Look Before You Leap: Understanding The Ins and Outs of Medical Practice Mergers

Look Before You Leap: Understanding The Ins and Outs of Medical Practice Mergers

By Seth I. Rubin, Esq.

There are many factors involved in a physician’s decision to sell his medical practice.  The physician may be looking for a glide path into retirement, or a way to expand his practice by joining a larger group of doctors, or to take advantage of synergistic opportunities presented by effectively merging his practice with another.  Whatever the reasons for the sale, there are certain things that both sides need to consider before consummating a deal.

Major Deal Terms

Before getting too far down the road in terms of time, energy and expense spent trying to make a deal happen, the parties need to make sure they are on the same page regarding the terms of the deal they expect to make.  This is also the time to consult your legal and accounting advisors, so you don’t lock yourself into terms that are less than advantageous.

The most basic deal term is the purchase price.  It may also be the hardest point on which to obtain agreement, especially before due diligence is completed.  At a minimum, the parties need to make sure they are in the same neighborhood regarding purchase price, if not on the same block, before proceeding further.

Once you have an idea of the purchase price, you’ll want to determine whether the transaction will take the form of an asset sale or a stock sale.  Generally, a seller of a medical practice will seek to sell stock, while a buyer will want to purchase assets.  For the seller, a stock sale will result in more favorable capital gains treatment which would allow the seller to effectively achieve a higher sale price.  Another significant benefit of a stock sale by the selling party is that all liabilities of the medical practice would attach to the stock being sold, thus freeing the seller from liability (excluding any personal guarantees that may have been given).  Naturally, given the potential liabilities, the buyer will need to be convinced that a stock sale is a beneficial way for him to acquire the practice.  One argument a seller could make is that a stock sale will permit uninterrupted cash flow, as the buyer can continue using the seller’s provider numbers.  Another potential advantage for the buyer in a stock deal is that it may permit the buyer to continue a long-term favorable lease for pre-existing office space.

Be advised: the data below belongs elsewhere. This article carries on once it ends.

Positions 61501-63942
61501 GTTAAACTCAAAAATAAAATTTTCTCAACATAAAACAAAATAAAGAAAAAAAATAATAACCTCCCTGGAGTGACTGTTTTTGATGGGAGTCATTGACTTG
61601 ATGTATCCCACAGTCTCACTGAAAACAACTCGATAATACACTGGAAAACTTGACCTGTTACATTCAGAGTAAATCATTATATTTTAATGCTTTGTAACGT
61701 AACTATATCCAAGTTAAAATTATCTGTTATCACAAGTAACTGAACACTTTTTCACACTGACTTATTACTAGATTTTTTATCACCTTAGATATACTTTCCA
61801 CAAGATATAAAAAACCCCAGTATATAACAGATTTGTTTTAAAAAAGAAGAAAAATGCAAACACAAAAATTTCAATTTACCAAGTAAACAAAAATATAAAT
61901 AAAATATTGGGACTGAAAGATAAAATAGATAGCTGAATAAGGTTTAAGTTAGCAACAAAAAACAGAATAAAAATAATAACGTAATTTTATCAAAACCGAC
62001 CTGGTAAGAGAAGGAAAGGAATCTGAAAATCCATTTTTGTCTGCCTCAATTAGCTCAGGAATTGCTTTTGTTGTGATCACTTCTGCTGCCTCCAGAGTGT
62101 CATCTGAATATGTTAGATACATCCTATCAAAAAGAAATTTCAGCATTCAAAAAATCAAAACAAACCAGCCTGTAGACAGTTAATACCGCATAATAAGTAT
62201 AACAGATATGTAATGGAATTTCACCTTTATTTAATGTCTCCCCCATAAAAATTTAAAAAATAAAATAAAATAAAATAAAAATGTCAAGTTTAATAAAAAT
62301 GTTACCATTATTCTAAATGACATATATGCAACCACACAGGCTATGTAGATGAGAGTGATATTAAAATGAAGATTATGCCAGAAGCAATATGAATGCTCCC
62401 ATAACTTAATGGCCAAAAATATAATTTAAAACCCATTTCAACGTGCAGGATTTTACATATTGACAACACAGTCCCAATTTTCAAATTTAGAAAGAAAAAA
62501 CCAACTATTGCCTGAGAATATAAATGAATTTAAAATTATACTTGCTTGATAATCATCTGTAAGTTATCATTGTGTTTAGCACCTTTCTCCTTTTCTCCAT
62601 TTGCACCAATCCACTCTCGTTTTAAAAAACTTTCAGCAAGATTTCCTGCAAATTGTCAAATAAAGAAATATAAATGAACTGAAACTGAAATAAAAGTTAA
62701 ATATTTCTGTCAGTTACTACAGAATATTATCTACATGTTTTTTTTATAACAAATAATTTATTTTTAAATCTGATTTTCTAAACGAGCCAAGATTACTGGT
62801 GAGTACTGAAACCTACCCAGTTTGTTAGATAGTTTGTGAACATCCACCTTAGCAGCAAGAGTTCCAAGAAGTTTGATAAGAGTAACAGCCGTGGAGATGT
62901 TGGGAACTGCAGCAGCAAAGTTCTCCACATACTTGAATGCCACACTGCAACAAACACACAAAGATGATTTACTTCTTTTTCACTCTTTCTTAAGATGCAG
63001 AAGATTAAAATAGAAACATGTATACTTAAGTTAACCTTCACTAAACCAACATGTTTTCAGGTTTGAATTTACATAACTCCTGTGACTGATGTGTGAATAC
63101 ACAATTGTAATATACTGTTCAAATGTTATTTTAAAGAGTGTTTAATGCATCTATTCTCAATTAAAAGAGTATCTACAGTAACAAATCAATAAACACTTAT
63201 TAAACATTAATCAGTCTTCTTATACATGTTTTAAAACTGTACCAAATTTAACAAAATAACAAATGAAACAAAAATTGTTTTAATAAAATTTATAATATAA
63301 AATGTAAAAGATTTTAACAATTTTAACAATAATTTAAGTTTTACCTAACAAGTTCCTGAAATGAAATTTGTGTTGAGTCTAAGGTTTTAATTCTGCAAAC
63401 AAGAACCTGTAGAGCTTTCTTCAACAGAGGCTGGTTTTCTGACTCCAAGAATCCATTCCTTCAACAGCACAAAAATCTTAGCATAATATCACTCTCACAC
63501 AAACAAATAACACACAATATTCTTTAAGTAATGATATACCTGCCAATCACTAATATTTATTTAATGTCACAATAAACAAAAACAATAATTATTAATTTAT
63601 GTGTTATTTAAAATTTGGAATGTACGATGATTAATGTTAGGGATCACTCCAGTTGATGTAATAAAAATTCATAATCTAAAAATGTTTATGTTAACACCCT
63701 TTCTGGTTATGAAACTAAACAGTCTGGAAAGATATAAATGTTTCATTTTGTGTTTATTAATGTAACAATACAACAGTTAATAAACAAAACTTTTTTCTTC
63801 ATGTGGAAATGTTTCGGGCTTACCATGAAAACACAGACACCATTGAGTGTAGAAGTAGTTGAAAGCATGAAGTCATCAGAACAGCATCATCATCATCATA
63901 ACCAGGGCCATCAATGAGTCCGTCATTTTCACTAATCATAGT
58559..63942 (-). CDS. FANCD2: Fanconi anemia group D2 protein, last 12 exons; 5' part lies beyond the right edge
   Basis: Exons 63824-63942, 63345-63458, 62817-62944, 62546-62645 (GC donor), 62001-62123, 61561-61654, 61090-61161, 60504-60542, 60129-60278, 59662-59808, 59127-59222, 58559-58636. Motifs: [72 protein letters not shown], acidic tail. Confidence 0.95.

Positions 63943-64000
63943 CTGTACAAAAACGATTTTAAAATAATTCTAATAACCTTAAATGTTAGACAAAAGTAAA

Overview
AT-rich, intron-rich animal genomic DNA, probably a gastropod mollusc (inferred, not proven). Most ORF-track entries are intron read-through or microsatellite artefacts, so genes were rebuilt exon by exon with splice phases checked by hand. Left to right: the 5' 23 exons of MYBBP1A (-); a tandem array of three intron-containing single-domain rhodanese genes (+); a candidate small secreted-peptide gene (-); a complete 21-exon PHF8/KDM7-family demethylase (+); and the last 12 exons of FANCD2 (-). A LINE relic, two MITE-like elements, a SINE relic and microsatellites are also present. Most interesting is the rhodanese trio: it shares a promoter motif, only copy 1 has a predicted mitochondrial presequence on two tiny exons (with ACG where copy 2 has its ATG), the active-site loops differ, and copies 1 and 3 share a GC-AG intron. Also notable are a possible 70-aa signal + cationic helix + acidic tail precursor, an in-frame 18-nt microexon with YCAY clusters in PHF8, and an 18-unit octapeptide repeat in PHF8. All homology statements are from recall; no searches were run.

Despite the seller’s best arguments, a buyer will, in most cases, insist on an asset deal.  In arguing against a stock sale, the buyer will point out the dangers of taking on an existing practice’s provider numbers – e.g.., if there are overpayments due to Medicare, the overpayments will be deducted from any new claims submitted by the buyer.  In addition, many office leases will deem a change in ownership of stock as an assignment requiring landlord consent; thus, any perceived advantage of a stock sale in connection with the continuation of a favorable lease will be lost.  Finally, the most important detriment to getting a stock deal done is that there may be liabilities that only the seller knows about, which even the most comprehensive due diligence will not uncover.

In an asset sale, a buyer will likely seek to purchase all of the seller’s assets, including accounts receivables.  A seller must take care to exclude any assets that he wants to keep (e.g. items of personal or nostalgic value) and should insist that if a buyer is getting accounts receivables, the buyer must also become responsible for seller’s accounts payable.  Even in an asset sale, a seller can realize certain tax advantages through an allocation of assets that permits at least partial capital gains treatment for goodwill and restrictive covenants.  In the right circumstances, a beneficial purchase price allocation can be achieved as long as such allocation is grounded in reality and can satisfy the IRS.

Due Diligence and Other Protections